Home > Journals > The Journal of Sports Medicine and Physical Fitness > Past Issues > The Journal of Sports Medicine and Physical Fitness 2018 December;58(12): > The Journal of Sports Medicine and Physical Fitness 2018 December;58(12):1728-34

CURRENT ISSUE
 

JOURNAL TOOLS

eTOC
To subscribe
Submit an article
Recommend to your librarian
 

ARTICLE TOOLS

Publication history
Reprints
Permissions
Cite this article as

 

ORIGINAL ARTICLE  EXERCISE PHYSIOLOGY AND BIOMECHANICS 

The Journal of Sports Medicine and Physical Fitness 2018 December;58(12):1728-34

DOI: 10.23736/S0022-4707.17.07838-0

Copyright © 2017 EDIZIONI MINERVA MEDICA

language: English

Effects of increased training volume during a ten-day training camp on competitive performance in national level youth swimmers

Frank J. NUGENT , Thomas M. COMYNS, Giles D. WARRINGTON

Physical Education and Sport Sciences Department, University of Limerick, Limerick, Ireland



BACKGROUND: The purpose of this study was to investigate the effects of increased training volume during a 10-day training camp on competitive performance and internal training load (ITL). In addition, coach and swimmer rating of perceived exertion (RPE) for each session was compared.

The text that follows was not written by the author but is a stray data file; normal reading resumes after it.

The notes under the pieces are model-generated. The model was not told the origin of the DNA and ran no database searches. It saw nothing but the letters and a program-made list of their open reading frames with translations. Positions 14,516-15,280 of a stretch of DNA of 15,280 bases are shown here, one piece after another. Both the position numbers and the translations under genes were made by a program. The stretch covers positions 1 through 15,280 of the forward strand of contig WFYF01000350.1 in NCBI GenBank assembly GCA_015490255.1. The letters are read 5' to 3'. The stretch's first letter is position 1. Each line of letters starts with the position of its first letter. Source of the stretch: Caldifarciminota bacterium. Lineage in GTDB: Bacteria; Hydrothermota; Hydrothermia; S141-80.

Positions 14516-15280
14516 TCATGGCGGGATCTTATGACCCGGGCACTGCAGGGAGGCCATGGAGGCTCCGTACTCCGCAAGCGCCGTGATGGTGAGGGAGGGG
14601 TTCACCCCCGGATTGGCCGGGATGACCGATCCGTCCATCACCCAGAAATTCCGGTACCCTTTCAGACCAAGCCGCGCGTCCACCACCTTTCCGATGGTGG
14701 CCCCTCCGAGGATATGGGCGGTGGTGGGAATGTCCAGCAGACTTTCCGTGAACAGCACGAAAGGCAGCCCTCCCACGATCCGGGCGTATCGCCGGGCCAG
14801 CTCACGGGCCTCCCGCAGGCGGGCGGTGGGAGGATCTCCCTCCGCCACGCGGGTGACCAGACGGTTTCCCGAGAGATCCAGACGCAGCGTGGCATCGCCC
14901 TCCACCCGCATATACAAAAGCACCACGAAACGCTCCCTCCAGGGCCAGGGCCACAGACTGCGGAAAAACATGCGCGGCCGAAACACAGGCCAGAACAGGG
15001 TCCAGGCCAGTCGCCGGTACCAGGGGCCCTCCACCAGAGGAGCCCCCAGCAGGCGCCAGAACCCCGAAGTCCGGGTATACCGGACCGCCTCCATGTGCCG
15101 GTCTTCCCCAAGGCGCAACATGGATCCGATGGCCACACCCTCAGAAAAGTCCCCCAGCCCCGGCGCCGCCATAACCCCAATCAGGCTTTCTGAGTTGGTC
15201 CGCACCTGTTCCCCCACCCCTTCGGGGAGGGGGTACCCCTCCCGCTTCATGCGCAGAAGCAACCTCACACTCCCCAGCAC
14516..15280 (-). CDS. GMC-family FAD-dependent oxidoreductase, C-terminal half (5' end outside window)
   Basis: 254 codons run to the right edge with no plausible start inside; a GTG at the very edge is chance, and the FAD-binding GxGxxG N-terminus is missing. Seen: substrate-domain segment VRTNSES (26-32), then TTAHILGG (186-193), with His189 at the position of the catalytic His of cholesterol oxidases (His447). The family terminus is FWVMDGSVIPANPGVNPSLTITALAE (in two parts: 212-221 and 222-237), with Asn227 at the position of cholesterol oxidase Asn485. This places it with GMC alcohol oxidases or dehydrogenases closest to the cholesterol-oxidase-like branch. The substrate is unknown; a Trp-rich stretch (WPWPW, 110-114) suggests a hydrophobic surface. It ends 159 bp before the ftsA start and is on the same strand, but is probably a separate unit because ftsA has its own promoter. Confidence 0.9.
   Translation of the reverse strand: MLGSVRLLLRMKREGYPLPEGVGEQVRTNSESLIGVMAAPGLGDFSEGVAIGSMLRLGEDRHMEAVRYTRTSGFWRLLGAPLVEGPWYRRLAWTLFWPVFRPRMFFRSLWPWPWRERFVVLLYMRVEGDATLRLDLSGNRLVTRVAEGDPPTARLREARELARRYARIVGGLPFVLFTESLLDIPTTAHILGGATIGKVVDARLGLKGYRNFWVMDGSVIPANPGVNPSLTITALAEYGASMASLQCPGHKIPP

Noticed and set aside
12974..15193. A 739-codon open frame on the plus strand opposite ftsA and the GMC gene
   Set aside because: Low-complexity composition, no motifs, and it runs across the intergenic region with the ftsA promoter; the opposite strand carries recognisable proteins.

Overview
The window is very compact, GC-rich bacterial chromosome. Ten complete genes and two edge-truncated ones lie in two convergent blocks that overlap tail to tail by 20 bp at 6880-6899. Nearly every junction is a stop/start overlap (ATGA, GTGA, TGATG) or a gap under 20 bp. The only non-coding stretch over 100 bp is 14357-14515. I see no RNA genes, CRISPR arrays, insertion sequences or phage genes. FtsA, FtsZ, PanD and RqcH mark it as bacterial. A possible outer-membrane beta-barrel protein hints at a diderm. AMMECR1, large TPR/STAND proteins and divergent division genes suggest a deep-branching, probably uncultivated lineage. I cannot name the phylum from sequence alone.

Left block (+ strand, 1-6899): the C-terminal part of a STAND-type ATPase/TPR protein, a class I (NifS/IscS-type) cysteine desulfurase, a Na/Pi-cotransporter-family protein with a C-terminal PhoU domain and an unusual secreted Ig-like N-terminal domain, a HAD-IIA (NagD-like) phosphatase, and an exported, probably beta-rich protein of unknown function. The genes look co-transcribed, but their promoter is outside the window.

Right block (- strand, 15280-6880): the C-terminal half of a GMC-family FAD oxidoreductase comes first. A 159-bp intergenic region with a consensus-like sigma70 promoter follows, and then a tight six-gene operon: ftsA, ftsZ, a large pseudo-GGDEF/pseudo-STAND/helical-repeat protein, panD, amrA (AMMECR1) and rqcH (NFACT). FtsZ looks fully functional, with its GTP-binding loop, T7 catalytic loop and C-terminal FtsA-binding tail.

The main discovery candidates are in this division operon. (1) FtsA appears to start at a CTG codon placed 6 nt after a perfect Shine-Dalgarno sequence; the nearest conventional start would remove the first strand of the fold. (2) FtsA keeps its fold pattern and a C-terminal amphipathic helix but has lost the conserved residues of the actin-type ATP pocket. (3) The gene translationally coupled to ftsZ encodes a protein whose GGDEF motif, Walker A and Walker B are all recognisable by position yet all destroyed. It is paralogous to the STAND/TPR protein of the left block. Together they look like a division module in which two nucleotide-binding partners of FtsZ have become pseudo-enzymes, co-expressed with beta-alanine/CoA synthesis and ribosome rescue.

METHODS: Ten national level swimmers (gender: 4 males and 6 females; age: 15±1 years; height: 170.5±6.4 cm; body mass: 61.4±7.4 kg) participated in the training camp which involved a 36% increase in swimming volume. Competitive performance, as assessed using the FPS (FINA points system), was recorded pre and post-camp. ITL was recorded using the Session-RPE method and RESTQ-52 Sport questionnaire for each session and for day 1, 5 and 10 of the camp, respectively. Coach RPE was recorded after each training session for coach-swimmer RPE comparisons.
RESULTS: Competitive performance increased by 7.1% from pre-camp to post-camp (P=0.001, dz=1.6). Session-RPE increased between day 1 and all other days of the training camp (P<0.05), except day 6 (P=0.221). The injury scale of the RESTQ questionnaire increased from day 1 to day 5 (P=0.022). Across 16 swimming sessions, there was a strong correlation between coach and swimmer RPE (rs=0.76) however RPE was found to be higher for the swimmers than the coach (P≤0.0005) during moderate training sessions.
CONCLUSIONS: These findings suggest that a 36% increase in swimming volume during a 10 day training camp resulted in significant changes to competitive performance and ITL. However, coach and swimmer RPE should be monitored closely during future camps.


KEY WORDS: Physical exertion - Swimming - Athletic performance

top of page